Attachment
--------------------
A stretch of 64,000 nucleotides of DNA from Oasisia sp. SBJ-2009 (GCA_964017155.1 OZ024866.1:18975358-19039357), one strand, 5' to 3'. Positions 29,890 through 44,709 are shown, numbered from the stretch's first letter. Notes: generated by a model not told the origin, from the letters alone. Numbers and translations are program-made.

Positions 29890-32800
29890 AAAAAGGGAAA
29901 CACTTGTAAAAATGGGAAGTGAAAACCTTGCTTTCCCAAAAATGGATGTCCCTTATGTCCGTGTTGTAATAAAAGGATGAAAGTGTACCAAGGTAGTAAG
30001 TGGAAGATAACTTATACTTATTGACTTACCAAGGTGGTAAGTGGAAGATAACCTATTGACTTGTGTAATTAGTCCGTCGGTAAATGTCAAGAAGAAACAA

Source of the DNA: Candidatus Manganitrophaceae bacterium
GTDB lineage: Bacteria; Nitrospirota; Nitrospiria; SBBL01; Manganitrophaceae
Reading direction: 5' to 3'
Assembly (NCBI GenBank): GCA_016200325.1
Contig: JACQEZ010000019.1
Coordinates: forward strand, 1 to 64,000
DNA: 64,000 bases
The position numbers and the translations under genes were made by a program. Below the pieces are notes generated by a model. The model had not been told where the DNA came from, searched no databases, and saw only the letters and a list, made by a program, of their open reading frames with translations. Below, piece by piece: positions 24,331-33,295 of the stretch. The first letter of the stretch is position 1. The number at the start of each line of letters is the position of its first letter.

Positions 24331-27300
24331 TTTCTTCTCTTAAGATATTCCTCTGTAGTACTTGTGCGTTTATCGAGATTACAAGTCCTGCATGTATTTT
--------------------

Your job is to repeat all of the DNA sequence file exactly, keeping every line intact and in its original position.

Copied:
A stretch of 64,000 nucleotides of DNA from Oasisia sp. SBJ-2009 (GCA_964017155.1 OZ024866.1:18975358-19039357), one strand, 5' to 3'. Positions 29,890 through 44,709 are shown, numbered from the stretch's first letter. Notes: generated by a model not told the origin, from the letters alone. Numbers and translations are program-made.

Positions 29890-32800
29890 AAAAAGGGAAA
29901 CACTTGTAAAAATGGGAAGTGAAAACCTTGCTTTCCCAAAAATGGATGTCCCTTATGTCCGTGTTGTAATAAAAGGATGAAAGTGTACCAAGGTAGTAAG
30001 TGGAAGATAACTTATACTTATTGACTTACCAAGGTGGTAAGTGGAAGATAACCTATTGACTTGTGTAATTAGTCCGTCGGTAAATGTCAAGAAGAAACAA

Source of the DNA: Candidatus Manganitrophaceae bacterium
GTDB lineage: Bacteria; Nitrospirota; Nitrospiria; SBBL01; Manganitrophaceae
Reading direction: 5' to 3'
Assembly (NCBI GenBank): GCA_016200325.1
Contig: JACQEZ010000019.1
Coordinates: forward strand, 1 to 64,000
DNA: 64,000 bases
The position numbers and the translations under genes were made by a program. Below the pieces are notes generated by a model. The model had not been told where the DNA came from, searched no databases, and saw only the letters and a list, made by a program, of their open reading frames with translations. Below, piece by piece: positions 24,331-33,295 of the stretch. The first letter of the stretch is position 1. The number at the start of each line of letters is the position of its first letter.

Positions 24331-27300
24331 TTTCTTCTCTTAAGATATTCCTCTGTAGTACTTGTGCGTTTATCGAGATTACAAGTCCTGCATGTATTTT